Autumn in the Columbia River Gorge

This past autumn, I spent some time photographing close to home, in the Columbia River Gorge. Despite the region not being thought of as an autumn color destination, I find that autumn is one of my favorite times to photograph there. Yes, springtime is fantastic – the fresh, vibrant greens of the rainforest are truly incredible, but when colors begin to change in the autumn, many common scenes seem to take on a new life as they burst out into shades of gold, orange, and copper. The vibrant palate of colors, in combination with the already photogenic nature of the area, make for truly wonderful autumn photographs.

Starvation Creek Falls, Oregon
Nikon D800 camera, Nikon AF-S Zoom Nikkor 14-24mm f/2.8G ED AF Lens set to 14mm, 0.8sec at f/16, ISO 200, Polarizer

Photographing autumn foliage was not easy in the Northwest this year, to say the least. A heavy early-season snowfall made things difficult in the high country and alpine areas of the Cascades, while a prolonged drought led to rather lackluster foliage in the lowlands, Columbia River Gorge, and along the coast. Despite these inconveniences, I still managed to find some pockets of nice color in the eastern reaches of the Gorge, and tried to make the most of them during my visits.

Autumn Spirit, Columbia River Gorge, Washington
Nikon D800 camera, Nikon AF-S Nikkor 24-70mm f/2.8G ED Autofocus Lens set to 32mm, manually blended exp. of 1.6 and 0.8 sec at f/11, ISO 100, Polarizer

Spirit Falls, a favorite location of mine, puts on an excellent display of autumn foliage. The water is naturally blue due to glacial deposits in the water, very similar to many of the photos from Iceland that have been posted here by others. For this image, I was attracted to the colorful curves in the stream, and the way they seem to be framed by mossy rocks. Freezing motion in the stream to capture the dynamic nature of the scene was a must. So, after making my first exposure, I took a second exposure with a shorter shutter speed, and manually blended it into the first exposure using layer masks in Photoshop CS6.

If this is what a poor year for autumn foliage in the Gorge was like, then I can’t imagine how nice a good year must be. I hope that I can work things out so that I am around when conditions are a bit more ideal!

About Alex Mody (6 Posts)

An emerging talent in nature photography, Alex Mody—winner of the Nature’s Best Windland Smith Rice International 2009 Youth Photographer of the Year Award—specializes in landscape photography. Alex, based in Olympia, Washington, is a full-time college student and professional photographer. His nature images have been featured in the Smithsonian Museum of Natural History, Nature’s Best Photography Magazine, Elan Magazine, N-Photo Magazine, as well as on a number of websites including Discovery Channel.com and NatureScapes.net. Additionally, Alex offers both private and full-group workshops near his home in the beautiful Pacific Northwest.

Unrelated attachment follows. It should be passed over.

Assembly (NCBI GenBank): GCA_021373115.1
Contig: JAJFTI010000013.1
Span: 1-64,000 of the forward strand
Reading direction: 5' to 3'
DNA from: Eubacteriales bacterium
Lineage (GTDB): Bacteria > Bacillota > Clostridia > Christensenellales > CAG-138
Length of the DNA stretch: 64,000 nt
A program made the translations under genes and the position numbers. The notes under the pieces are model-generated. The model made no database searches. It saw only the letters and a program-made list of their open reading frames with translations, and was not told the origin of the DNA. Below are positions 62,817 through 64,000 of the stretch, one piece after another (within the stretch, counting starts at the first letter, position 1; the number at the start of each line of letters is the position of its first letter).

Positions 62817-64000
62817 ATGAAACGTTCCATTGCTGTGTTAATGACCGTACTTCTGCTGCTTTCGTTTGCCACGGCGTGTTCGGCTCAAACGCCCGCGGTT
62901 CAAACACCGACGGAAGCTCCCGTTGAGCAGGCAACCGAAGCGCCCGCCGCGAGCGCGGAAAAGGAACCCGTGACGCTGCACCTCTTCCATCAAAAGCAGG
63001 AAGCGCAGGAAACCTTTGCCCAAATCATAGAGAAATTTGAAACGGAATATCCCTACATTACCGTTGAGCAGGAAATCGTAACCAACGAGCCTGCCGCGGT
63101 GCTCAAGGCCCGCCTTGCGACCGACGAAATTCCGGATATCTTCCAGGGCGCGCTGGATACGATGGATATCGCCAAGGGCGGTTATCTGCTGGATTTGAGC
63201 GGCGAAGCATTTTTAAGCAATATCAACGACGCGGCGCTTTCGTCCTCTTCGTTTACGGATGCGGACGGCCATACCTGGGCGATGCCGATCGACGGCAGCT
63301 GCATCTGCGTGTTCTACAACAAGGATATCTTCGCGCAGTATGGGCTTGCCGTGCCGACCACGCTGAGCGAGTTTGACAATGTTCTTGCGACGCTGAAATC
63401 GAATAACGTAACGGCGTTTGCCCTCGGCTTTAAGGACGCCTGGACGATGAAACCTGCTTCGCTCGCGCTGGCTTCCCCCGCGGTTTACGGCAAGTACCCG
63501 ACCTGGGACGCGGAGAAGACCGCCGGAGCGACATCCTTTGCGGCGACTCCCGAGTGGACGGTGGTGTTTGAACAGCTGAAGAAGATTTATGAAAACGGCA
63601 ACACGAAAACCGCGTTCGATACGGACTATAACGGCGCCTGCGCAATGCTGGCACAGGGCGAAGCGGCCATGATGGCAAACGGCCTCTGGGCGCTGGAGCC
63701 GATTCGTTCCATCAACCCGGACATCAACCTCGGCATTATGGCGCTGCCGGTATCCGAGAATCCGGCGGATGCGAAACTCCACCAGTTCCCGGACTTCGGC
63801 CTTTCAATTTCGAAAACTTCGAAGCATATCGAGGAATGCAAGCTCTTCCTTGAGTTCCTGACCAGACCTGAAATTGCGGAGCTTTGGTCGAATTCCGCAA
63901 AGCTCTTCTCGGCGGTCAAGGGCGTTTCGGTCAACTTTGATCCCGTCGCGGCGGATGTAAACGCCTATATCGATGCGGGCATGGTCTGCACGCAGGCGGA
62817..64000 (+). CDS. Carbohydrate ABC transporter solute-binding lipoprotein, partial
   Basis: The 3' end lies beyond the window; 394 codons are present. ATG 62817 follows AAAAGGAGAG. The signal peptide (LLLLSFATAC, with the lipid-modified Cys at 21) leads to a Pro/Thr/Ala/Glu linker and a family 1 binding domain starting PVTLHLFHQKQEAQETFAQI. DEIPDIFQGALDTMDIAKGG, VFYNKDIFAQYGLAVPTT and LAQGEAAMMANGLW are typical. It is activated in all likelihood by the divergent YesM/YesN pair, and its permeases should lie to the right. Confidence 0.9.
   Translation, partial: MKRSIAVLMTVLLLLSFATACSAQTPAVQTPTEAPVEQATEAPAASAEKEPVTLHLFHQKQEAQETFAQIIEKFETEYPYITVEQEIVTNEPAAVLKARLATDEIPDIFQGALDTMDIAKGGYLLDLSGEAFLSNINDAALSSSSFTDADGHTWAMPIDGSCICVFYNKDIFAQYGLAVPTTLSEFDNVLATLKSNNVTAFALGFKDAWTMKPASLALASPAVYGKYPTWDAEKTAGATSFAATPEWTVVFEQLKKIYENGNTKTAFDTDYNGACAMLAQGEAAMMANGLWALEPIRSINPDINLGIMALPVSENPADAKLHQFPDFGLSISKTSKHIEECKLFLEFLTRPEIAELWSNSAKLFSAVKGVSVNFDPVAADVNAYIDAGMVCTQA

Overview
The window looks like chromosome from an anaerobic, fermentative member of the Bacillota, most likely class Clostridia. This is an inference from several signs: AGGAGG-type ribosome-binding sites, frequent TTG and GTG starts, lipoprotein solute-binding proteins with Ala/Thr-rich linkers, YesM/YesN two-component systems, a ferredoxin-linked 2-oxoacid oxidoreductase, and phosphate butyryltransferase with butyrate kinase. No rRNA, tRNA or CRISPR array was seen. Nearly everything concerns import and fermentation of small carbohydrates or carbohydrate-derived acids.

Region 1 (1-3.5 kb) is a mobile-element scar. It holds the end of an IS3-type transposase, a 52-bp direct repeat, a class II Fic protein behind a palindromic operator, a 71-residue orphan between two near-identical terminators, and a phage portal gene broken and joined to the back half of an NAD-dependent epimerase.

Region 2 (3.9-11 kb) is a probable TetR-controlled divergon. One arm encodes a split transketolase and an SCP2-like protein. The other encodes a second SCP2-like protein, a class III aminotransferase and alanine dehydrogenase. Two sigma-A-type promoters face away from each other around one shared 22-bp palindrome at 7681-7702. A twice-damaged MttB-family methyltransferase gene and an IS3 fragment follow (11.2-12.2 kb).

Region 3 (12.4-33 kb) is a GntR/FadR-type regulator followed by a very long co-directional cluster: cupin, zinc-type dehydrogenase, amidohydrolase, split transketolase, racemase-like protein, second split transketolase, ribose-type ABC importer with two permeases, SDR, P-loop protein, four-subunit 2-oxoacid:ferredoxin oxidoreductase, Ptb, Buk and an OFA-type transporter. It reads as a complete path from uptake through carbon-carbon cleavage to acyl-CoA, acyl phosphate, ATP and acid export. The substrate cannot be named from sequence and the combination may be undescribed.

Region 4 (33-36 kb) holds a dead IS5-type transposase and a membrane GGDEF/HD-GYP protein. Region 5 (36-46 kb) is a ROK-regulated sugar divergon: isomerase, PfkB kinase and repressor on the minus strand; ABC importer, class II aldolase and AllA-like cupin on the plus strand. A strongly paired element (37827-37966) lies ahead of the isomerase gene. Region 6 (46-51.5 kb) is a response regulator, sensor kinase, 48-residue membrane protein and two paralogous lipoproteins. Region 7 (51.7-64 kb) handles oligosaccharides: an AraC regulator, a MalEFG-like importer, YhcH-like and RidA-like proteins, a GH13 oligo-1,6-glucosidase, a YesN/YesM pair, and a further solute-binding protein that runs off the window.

6 Comments

  • Great shots – I have been looking forward to a post from you! The Spirit Falls I am most familiar with is in the Umpqua NF, but you made this one look way more photogenic

    When you blend shots as you describe for the last photo (in which you took the longer exposure for the main falls), do you set your focus differently for each shot? For example, when exposing for the foreground, do you try to get something close tack-sharp and then when exposing for the back/mid-ground do you re-focus to get that portion sharp?

    It’s not exactly focus stacking I guess, but it always seemed to me like this should be the strategy, though I’ve never done it.

    Thanks again for the post

    • Thanks, John. I have never visited Spirit Falls in the Umpqua, but maybe I will one day.

      When I blended the two frames for that last photo, I did not change my focus in between brackets. The water was moving very rapidly, and I wanted to use that motion to my advantage, allowing the water to blur slightly. Because of that blur, even if I had focused perfectly on the foreground water, I do not feel like my results would be any different. In a different situation (i.e. wildflowers or grasses blowing in the wind), I would definitely consider focus bracketing. However, I find that when an image I’m composing lends itself well to focus bracketing, I don’t end up liking the end result very much. I don’t feel like there are very many different photographs someone can take when they are just a few inches away from their foreground subject. That said, sometimes I think it is still worth considering.

  • Beautiful images from a good place to call home! Nice work.

  • Love both shots but the top one really shows off the fall palette. It’s one of my favorite places to shoot in autumn too, & I live so close! But I never seem to be home at this season. For some reason it’s a time to travel when the weather turns cooler. Not to warmer places necessarily, fall is just a time when I get restless. You’re right on having to expose with higher ISO/larger aperture for water in those dim conditions, which is somewhat unusual. Normally you need to lower ISO/shut aperture to get a long enough exposure for the water. I have to remind myself the option is there I’m so lazy about going into PS. Good old PNW; hardly ever need an ND or CPL to lengthen exposure there, Mother Nature takes care of it! Keep up the good work.

  • Fantastic colors and compositions. I spent several days in the gorge this summer surrounded by green. It’s nice to see some other colors. Thanks for sharing.

  • Thank you for sharing God’s masterpieces through you. Awesome!!! My eyes are delighted and my soul inspired of the beauty you have shared for the world to see.